Bass player Ted Dwayne also admits he's getting nervous in the run up to their closing festival slot on Sunday June 30: "The other night was the first time I visualized the [main] Pyramid Stage in my head. I hadn't made that connection before, and it actually real, it's really, really scary."

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Marcus Mumford Denies Babel’s Christian Faith Statement

Posted by Andru Edwards Categories: Gossip, Folk, Rock, New Releases,

Mumford and Sons' BabelMarcus Mumford denies Babel symbolizes Mumford and Sons' Christian faith. The frontman - whose father was a vicar - insists the album isn't a statement of their religious views and the band are more driven by "spirituality."

"The LP is not a statement of faith. We don't feel evangelical about anything, really, other than music. I don't even call myself a Christian. Spirituality is the word we engage with more. We're fans of faith, no religion," he said.

The "Little Lion Man" singer also clarified his lyrics to "Whisper In The Dark," which reference God. "The lyric, 'I set out to serve the Lord,' no-one realizes it's pluperfect tense. The lyric is 'I had set out to serve the Lord.' It's looking back at a time when that happened," he explained.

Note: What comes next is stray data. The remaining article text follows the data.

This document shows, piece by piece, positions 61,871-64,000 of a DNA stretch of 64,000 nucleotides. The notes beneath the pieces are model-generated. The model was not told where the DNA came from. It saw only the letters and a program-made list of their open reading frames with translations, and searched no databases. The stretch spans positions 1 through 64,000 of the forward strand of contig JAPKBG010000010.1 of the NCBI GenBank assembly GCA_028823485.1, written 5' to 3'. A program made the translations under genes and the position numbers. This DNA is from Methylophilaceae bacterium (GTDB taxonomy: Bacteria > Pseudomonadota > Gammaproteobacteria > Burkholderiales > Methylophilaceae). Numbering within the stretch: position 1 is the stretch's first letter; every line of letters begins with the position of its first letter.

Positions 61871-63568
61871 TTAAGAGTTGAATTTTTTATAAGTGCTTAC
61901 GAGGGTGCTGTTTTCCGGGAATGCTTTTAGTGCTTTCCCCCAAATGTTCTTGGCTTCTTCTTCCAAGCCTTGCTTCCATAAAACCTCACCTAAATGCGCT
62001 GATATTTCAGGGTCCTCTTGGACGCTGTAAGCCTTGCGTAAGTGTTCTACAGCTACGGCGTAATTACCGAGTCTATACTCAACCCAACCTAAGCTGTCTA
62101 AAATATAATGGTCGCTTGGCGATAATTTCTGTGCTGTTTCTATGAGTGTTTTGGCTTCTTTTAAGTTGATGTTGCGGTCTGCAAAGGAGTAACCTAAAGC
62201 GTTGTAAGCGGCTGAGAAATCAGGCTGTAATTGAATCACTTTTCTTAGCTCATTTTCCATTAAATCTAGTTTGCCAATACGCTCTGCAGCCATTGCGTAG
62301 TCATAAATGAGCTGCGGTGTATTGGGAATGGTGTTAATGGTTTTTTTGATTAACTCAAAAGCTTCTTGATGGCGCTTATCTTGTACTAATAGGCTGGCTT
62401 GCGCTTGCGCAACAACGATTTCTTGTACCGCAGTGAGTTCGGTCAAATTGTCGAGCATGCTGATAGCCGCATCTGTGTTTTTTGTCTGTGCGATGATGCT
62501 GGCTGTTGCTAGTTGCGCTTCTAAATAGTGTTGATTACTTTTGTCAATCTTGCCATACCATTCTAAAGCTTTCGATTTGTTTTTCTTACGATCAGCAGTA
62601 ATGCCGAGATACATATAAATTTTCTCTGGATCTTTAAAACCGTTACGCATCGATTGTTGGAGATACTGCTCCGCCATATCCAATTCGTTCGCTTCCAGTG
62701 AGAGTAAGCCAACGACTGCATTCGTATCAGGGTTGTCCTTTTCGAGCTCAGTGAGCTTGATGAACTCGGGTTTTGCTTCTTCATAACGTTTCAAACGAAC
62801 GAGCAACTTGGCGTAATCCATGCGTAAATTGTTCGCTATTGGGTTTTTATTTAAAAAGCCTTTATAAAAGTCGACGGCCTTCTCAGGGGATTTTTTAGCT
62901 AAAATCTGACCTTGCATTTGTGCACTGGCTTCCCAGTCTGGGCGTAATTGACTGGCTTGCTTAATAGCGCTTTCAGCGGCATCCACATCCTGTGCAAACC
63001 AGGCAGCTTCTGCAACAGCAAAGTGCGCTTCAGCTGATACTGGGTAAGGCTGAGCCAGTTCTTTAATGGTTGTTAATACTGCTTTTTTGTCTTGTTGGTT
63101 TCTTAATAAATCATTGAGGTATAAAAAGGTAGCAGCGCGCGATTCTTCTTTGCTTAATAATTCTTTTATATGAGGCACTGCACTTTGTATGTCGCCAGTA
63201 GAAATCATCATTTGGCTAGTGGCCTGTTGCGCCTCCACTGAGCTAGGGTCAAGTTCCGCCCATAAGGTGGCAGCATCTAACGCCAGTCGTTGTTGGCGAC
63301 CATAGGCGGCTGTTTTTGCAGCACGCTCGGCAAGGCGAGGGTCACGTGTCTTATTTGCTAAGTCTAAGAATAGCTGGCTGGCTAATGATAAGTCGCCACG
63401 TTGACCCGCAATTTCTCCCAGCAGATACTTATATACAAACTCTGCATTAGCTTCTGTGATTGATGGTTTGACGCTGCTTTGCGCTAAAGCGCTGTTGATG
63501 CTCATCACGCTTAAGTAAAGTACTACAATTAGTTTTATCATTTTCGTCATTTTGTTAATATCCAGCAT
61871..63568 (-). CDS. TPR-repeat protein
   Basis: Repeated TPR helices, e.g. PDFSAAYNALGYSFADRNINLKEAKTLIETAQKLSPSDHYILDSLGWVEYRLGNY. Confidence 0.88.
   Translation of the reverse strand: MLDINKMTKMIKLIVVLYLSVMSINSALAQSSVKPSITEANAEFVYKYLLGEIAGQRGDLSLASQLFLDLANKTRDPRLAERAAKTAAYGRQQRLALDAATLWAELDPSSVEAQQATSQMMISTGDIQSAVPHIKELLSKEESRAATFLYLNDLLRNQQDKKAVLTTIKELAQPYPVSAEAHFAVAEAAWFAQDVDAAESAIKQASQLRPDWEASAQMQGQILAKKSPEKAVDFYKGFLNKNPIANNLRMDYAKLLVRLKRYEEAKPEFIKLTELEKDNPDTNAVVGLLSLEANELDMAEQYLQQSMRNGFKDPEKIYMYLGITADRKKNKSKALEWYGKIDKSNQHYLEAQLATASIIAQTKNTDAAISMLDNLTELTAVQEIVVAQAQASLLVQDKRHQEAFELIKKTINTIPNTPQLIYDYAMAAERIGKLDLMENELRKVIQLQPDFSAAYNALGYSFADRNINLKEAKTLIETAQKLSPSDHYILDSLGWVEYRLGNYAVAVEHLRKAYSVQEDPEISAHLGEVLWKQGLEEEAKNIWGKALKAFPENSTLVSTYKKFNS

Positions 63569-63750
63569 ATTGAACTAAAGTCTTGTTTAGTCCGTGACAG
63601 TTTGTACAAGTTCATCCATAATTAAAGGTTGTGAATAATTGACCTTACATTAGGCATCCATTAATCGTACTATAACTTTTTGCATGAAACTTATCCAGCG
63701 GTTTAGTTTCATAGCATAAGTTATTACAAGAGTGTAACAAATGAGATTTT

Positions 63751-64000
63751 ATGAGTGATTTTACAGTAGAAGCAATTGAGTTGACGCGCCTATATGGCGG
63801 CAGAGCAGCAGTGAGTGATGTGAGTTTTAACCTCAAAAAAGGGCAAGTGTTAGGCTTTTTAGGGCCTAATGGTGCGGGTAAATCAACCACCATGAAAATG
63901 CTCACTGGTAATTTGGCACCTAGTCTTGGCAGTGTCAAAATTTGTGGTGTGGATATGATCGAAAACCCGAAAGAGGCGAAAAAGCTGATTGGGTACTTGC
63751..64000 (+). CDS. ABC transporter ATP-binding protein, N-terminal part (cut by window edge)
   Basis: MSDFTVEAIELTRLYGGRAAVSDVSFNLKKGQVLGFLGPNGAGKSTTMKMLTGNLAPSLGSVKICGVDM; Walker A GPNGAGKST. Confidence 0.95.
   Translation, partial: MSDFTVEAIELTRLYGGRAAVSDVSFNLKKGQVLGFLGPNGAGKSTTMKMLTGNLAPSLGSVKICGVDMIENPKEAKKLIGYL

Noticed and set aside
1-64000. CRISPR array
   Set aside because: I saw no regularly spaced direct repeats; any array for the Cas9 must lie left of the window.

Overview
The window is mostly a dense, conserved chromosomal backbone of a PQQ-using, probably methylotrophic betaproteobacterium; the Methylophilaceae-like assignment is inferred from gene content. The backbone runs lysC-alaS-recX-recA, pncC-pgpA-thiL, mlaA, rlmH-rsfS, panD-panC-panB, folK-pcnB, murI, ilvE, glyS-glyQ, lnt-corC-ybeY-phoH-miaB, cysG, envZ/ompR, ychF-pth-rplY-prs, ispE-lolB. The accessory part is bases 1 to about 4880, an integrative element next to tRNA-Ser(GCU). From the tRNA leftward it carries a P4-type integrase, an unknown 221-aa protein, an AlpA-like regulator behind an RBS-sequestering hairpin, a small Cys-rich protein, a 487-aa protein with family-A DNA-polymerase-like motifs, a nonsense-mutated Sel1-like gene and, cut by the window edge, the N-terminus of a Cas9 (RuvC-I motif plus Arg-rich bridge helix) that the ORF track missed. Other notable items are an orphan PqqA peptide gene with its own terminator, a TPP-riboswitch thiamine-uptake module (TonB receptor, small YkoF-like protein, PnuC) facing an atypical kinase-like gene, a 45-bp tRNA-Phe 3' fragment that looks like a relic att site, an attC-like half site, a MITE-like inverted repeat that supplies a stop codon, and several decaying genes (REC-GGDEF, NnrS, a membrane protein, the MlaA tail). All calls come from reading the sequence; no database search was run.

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Mumford and Sons Nervous About Headlining Arenas

Mumford and Sons

Mumford and Sons are nervous about headlining arenas. The band have just released their second album Babel and announced a huge run of shows - including their first ever arenas in the UK - and are worried about making their sound big enough to fill such huge spaces.

"We've only ever done five [arenas] I think. We did three in Canada, one in Portland, Oregon and one in Amsterdam and it was quite difficult. Big respect to bands who do arenas because, it's a big space to fill," band member Winston Marshall said. "It's hard to connect but it's also kind of epic and a part of us always wanted to achieve those things," band member Ben Lovett added.

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Mumford and Sons Made Sacrifices for New Album

Mumford and SonsMumford and Sons have made "sacrifices" for their new album.

"The Little Lion Man" band, who formed in December 2007, hope their second record, Babel, will change people's view, after being labeled "folk," a tag they disagree with.

"The cynics can all f**k off. We think this new record will attract a different audience and broaden people's views of us. We have made so many sacrifices and we've not taken the easiest route. And so I hope people do understand where we are coming from because it's a good place, not a capitalistic venture at all," said keyboardist Ben Lovett.

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Mumford and Sons’ People Trafficking Mixup

Mumford and SonsMumford and Sons were once accused of people trafficking.